In a move that we all saw coming, Red Bull has come to an agreement with Honda and will take over its power unit technology from 2022. The process requires Red Bull to form a new company, so they’ve gone for the name ‘Red Bull Powertrains Limited’.
Wonder how long it took to come up with that?
As you’ll already know, Honda is leaving F1 at the end of this 2021 season. Their decision to leave was quite the shock, especially to Red Bull and AlphaTauri who went to Honda power in 2019 after their very public fallout with previous suppliers Renault.
Red Bull thought it was a match made in heaven. Still, it turned out to be cut short due to Honda wanting to create “carbon neutrality by 2050” through “future power-unit and energy technologies, including fuel-cell vehicle and battery technologies”.
So, what could Red Bull do?
Last week, during an F1 Commission meeting, a decision was made to bring forward an engine freeze that would help Red Bull plan to take over the Honda engines for the near future.
This new rule undoubtedly assisted Red Bull greatly, as they can continue to use the same power unit technology from 2022 onwards and therefore remain in F1. There were suggestions that without an engine supplier, Red Bull could quit (we’ve heard that one before) or even go back to Renault.
Imagine how awkward that phone call would have been!
Red Bull might come into some trouble down the road though, as another generation of F1 engine will be introduced in 2025. Although they can continue using the current engines until then, Red Bull have stressed they don’t have the resources available to develop them further; hence the demand for the engine freeze to be brought forward a year.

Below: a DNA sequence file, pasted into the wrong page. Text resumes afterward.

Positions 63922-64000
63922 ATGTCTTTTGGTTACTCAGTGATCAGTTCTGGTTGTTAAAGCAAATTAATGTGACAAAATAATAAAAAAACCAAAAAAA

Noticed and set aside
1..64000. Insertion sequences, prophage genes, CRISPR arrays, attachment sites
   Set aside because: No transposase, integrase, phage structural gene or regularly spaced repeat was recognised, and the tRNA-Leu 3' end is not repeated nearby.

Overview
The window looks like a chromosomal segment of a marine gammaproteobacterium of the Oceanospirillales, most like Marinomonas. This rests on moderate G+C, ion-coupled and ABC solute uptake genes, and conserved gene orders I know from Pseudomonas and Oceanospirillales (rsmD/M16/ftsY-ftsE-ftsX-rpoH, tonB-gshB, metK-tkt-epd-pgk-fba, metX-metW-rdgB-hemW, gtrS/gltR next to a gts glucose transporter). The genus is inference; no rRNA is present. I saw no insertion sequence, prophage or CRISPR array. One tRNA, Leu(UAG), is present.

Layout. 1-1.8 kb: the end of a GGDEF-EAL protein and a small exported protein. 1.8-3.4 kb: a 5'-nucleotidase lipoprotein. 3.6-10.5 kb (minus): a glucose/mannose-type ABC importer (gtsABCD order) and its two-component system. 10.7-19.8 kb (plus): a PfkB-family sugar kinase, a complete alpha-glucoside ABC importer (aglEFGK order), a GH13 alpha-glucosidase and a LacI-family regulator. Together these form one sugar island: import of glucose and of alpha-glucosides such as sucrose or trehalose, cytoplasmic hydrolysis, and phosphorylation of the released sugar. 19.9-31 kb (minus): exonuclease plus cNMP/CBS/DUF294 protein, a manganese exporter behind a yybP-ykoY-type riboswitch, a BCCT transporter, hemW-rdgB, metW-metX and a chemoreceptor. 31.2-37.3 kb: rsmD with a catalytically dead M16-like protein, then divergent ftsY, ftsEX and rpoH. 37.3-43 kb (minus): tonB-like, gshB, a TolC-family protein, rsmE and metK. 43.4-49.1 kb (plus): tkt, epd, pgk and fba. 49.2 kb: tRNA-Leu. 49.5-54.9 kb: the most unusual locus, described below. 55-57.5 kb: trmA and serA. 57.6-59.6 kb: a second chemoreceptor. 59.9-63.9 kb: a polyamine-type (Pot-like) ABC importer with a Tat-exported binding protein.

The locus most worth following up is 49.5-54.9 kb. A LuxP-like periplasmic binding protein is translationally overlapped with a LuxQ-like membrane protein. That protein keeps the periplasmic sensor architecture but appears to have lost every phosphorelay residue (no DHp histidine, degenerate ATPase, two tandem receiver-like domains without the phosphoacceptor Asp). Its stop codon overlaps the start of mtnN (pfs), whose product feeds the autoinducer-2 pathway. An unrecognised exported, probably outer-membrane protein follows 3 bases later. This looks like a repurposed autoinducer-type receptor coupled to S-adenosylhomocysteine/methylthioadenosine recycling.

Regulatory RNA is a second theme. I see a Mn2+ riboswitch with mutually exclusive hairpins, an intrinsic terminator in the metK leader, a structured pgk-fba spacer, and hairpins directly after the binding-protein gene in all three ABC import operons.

"Honda is pleased that, following our decision to leave Formula 1 at the end of 2021, we have been able to reach an agreement for the two Red Bull-owned teams to use our F1 PU technology in F1 after 2021."#PoweredByHonda pic.twitter.com/dk4AlW2U0q
— Honda Racing F1 (@HondaRacingF1) February 15, 2021
“This agreement represents a significant step for Red Bull in its F1 journey,” Red Bull Team Principal said about the news.
“We were understandably disappointed when Honda made the decision to leave the sport as an engine manufacturer, as our relationship yielded immediate success, but we are grateful for their support in facilitating this new agreement.
“Honda has invested significantly in hybrid technology to ensure the supply of competitive power units to both teams. We now begin the work of bringing the power unit division in-house and integrating the new facilities and personnel into our Technology Campus.
“In the meantime, we are fully focused on achieving the best possible results in what will be Honda’s final season as an official power unit supplier.”